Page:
Illuminating the Best-Kept Secrets in Room Draw
By David Zheutlin '11 and Alex Coburn '11
As seniors who will not be participating in room draw this week, we would like to give some advice to all you underclassmen next year, and especially to rising seniors: briefly pause in your ruminations between the Socials and the Triangle, and consider living on the Hill. Tyler and Plimpton houses are two of the best-kept secrets of housing at Amherst, mostly because they’ve been rented out to Hampshire College for the last two years. These two mansions were built as fraternity houses in 1914 and 1931, respectively, and stand on some of the finest real estate on campus, where rolling green lawns surrounded by an extensive oak grove provide the ideal landscape for campus golfing, outdoor parties and general collegiate enjoyment. Just a short walk from town, to the west, and the main campus, to the south (four and a half minutes to Val, as of last summer), the Hill represents a location that provides both a connection with campus life and a sense of independence.

But what is most appealing about these dorms are their incredible designs. With its two-story ceilings, expansive floor-space, overhanging second-floor interior balcony and grand fireplace, the Tyler ballroom (below) is easily the best social space on campus for any type of gathering. This past summer, the ballroom of Tyler hosted some of the best parties I’ve experienced in my college years — and that was when there were barely 200 students on campus. Plimpton House, on the other hand, boasts one of the most inspiring rooms on campus in the Newton Library — a first-floor common space dating back to the 1920’s — whose oak paneling was shipped in from 19th-century Oxford mansions by President Plimpton, and whose fireplace originally stood in Issac Newton’s house in London. When I was a freshman and sophomore, this spot proved ideal for early-evening beer-ponging, late-night studying and large social gatherings alike.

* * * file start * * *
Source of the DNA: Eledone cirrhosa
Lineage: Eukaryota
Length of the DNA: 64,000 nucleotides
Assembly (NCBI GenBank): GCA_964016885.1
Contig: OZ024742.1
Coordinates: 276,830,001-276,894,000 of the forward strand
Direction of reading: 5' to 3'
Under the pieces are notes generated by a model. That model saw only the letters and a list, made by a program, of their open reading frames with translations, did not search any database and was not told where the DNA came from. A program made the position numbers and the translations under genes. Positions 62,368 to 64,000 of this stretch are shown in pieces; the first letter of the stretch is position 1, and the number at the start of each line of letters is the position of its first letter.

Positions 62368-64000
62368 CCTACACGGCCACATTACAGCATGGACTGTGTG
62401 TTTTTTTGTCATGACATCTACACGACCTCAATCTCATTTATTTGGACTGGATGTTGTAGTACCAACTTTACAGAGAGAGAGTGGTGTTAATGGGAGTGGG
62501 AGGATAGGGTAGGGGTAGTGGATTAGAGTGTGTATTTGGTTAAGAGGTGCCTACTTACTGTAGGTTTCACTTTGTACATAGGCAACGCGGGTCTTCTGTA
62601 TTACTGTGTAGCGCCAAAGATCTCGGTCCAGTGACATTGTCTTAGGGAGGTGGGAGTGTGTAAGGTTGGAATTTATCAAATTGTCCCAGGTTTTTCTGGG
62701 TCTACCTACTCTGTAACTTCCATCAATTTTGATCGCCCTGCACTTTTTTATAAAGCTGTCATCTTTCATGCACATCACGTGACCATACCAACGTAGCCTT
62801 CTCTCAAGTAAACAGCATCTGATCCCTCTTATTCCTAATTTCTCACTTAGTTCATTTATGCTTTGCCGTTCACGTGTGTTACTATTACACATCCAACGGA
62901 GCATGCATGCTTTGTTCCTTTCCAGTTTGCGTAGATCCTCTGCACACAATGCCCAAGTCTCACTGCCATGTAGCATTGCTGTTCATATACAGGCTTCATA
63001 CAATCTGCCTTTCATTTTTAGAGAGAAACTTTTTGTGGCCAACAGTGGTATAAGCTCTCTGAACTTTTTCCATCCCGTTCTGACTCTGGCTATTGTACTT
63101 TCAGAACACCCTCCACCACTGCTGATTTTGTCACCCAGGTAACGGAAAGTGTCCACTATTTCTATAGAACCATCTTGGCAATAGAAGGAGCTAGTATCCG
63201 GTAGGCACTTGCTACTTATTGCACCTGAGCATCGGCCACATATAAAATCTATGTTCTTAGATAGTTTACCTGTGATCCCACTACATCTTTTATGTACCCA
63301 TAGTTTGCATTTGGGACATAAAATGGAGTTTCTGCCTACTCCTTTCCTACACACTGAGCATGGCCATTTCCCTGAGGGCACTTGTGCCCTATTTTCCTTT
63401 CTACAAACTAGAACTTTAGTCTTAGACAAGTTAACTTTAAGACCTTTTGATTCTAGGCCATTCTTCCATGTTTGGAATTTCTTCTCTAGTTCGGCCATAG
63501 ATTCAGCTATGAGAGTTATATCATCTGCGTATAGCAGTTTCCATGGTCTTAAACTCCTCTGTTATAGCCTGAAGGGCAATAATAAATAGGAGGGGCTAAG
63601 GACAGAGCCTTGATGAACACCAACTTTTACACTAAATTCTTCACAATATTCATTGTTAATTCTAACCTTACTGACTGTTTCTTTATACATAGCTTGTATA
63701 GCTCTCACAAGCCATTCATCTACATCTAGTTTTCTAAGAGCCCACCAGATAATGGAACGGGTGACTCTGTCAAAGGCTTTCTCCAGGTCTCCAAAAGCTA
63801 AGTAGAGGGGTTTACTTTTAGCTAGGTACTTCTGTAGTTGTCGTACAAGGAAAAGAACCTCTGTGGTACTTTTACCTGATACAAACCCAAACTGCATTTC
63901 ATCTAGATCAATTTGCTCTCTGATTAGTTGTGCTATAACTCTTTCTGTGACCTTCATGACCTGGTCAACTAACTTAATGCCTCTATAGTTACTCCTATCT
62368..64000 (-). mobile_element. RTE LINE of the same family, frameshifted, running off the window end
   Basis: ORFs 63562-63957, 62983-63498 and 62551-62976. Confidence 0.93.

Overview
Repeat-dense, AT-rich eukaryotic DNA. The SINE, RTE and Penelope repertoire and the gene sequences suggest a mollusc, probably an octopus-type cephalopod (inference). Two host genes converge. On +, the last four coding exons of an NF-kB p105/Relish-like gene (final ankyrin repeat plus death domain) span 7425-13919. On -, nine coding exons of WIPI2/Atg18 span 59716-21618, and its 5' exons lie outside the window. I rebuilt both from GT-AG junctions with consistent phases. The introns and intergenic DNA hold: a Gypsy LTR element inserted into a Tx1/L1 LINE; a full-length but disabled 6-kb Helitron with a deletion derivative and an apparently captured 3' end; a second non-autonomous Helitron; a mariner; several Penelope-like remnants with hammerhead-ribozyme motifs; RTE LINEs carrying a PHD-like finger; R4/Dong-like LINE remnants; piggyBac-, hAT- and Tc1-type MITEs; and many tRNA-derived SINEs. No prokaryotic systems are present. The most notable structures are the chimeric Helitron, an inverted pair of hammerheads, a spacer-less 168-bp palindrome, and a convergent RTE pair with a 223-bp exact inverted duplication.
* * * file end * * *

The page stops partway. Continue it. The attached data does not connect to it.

Let’s face it — since the renovations to Seelye, Hitchcock and Mayo-Smith, the Triangle is no longer the campus social hub that it used to be. And while the socials are awesome — we’ve lived in Pond for the last two years — it’s likely that, at this point, most “social” to-be seniors already have at least a year of Socials living under their belt. More importantly, Tyler and Plimpton blow away any Social or Triangle dorm, in terms of party space (grand common rooms, outdoor porches, expansive lawns), comfort (cozy couches, warm lighting, carpeted floors) and character (carved wooden walls, books that date back to the 1800’s, elegant chandeliers). Plus, the social-life potential in these houses is huge — the Hill really could become the party hub that the Triangle used to be when members of the class of 2011 were freshmen.

The type of social gathering that the Hill was designed for — big house parties where hundreds of people can comfortably have a great time — is what’s been missing on campus in the past few years. There’s really nowhere left on campus, besides the recently forlorn Hill, for, say, 200 people to go to a party without things turning into a hallway and/or stairwell squish-fest. But the Hill can, and historically did, house these parties. When you think “college house party,” you’re probably imagining an expansive foyer when you walk in, big lawns out front, hardwood floors and an old New England feel to the place. That’s the Hill at your very own Amherst College — an unused party resource just waiting to be, well, tapped. All it takes is a few adventurous to-be seniors who would be willing to get together and make it happen.

But don’t take our word for it — go up there before room draw and check out Tyler and Plimpton. We think you’ll be surprised at what you find.

Issue 19, Submitted 2011-03-23 01:19:45